note: LocationKit was sunset back in 2017 following an acquisition of SocialRadar by Verizon. Keeping this post alive for historical reasons and a lot of the content is still useful/valid but do not read this thinking you’ve found the answer to your location problems, LocationKit sadly no longer exists
While there are many great reasons to adopt LocationKit, our advanced location manager SDK, in your app, one of my favorites to discuss is our extensive Venue Database.
tl;dr We have put together what we think is the most extensive venue database for any location API on the market which we use to intelligently refine user location using LocationKit
The greatest difference between our database and the competition is that our database contains polygons for each address whereas most others use points to represent a location. What does that mean?
In a traditional setup, each venue is represented by a single “pin” which is often attempted to be the center of mass of a particular address or building. It would be a single latitude/longitude for that place.
For example, in the following screenshot from Google Maps, the “pin” for Crios near Dupont Circle in Washington, D.C. is in the center of the map:
So what’s wrong with this, you may ask? Well, when trying to determine the location of a user, lots.
Using a single point like this to represent a venue makes a lot of things easier. It makes the database storage easier (storing two floats for latitude and longitude is far easier that storing all of the latitude/longitudes for a polygon, particularly in a traditional relational database) and makes finding the location of the user less computationally intensive (easier to compute closest point than to compute point within polygon).
Unfortunately, it also introduces a lot of errors.
For example, using our map above, let’s say you’re in the corner of Crios taking in a delicious craft beer with some tacos. I’ve updated our map above with an arrow to show where the user is enjoying his tasty beverage.
In the traditional, naïve approach with a single latitude/longitude point representing the venue, most databases would take the latitude/longitude of the user, find the closest single latitude/longitude “pin” to that user, and report that as the venue the user is currently in.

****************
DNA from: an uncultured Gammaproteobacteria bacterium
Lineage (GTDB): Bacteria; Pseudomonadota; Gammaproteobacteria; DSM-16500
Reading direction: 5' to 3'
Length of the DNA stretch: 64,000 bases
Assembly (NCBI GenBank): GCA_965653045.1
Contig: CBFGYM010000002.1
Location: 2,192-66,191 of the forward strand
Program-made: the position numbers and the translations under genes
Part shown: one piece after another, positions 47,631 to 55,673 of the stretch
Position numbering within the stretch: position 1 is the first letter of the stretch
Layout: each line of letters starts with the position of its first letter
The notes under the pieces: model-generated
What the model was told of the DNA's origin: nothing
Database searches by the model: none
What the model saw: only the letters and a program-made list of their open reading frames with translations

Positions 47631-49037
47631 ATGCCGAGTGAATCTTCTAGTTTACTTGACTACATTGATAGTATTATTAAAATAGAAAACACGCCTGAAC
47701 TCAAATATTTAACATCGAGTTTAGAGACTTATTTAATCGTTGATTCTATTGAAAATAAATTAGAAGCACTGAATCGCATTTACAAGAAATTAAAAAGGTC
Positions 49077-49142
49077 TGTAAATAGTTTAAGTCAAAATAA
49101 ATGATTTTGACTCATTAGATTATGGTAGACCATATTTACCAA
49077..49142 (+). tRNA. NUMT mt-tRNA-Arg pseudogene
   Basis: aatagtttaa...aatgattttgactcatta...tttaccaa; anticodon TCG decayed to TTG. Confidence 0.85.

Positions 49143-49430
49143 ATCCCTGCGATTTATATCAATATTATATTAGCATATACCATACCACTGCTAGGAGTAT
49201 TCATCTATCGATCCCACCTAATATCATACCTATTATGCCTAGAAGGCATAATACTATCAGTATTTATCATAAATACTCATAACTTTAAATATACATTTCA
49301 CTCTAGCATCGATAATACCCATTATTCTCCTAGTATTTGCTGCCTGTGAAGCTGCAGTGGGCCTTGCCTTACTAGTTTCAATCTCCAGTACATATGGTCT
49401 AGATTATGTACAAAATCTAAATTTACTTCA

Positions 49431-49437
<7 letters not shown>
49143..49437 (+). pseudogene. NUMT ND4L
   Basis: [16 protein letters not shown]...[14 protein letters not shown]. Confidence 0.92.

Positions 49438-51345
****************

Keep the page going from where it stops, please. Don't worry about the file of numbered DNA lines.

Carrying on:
I’ve updated our map with lines from our current location to the pin for Crios and from our current location to the pin for its neighbor, Amicable:
In this example, it would likely report that the user is in Amicable, which is next door, since that point will be closer than Crios to the user’s current location.
However, this is dead wrong!
Enter our proprietary database which has polygons for each address. Below is a screenshot from our internal diagnostics tool which overlays the polygons from our database on a map.
Now you can see that when we get a point in the corner of Crios, since we have the full polygon for the building, we can surely tell you’re in Crios and not next door at Amicable because we can tell that your point falls within the polygon for Crios, not its neighbor.
In fact, when we look at the data from the raw location data gathered from your phone, we can tell that you were walking East on P Street NW, turned left, entered the Crios building polygon, and then moved around within Crios. This allows us to give much higher accuracy data than just a single point representing that location.
An astute reader may notice there are two different shades of purple marking polygons on our map: dark and light (there are other items on the map which I may explain in another post). This is another enhancement our database has over others.
We have multiple types of polygons in our database. The majority of our polygons represent the land parcels on which each address sits, but sometimes this alone is not enough to tell where a user likely is, particularly in a densely populated urban environment. So, for most major cities in the United States, we also have data in our database for the polygon outlining the physical structure of the building sitting on that land.
This allows us to tell not only which parcel of land you are in but which building on that land you are in. We intelligently use a combination of that building and that land parcel to figure out with a high degree of accuracy where that user actually is.
In addition to the hundreds of millions of polygons we have for the buildings and parcels, our proprietary venue database also has information on the following:
We have put together what we think is best location-based database on the market and we use all of this data intelligently in LocationKit to provide information on where your users are.
We’ve done the complex work of not only gathering all of this data but also delivering it seamlessly from our servers via our LocationKit SDK to your app so your app can simply be notified that “this user is currently at Nationals Park where Taylor Swift is performing” and your app can work its magic to make a killer experience for your users.
Here at SocialRadar, we are location experts. By using our free LocationKit SDK, you get all the location expertise of our team without having to maintain your own in-house team to specialize in location. This allows you to focus on what you do best — building amazing apps. You won’t have to worry that your app is displaying the wrong location information to your users.
Sign up for LocationKit to get started today!
You should follow me on Twitter: @victorquinn
I wrote this in my capacity as VP of Engineering at SocialRadar and it has been cross-posted on the LocationKit website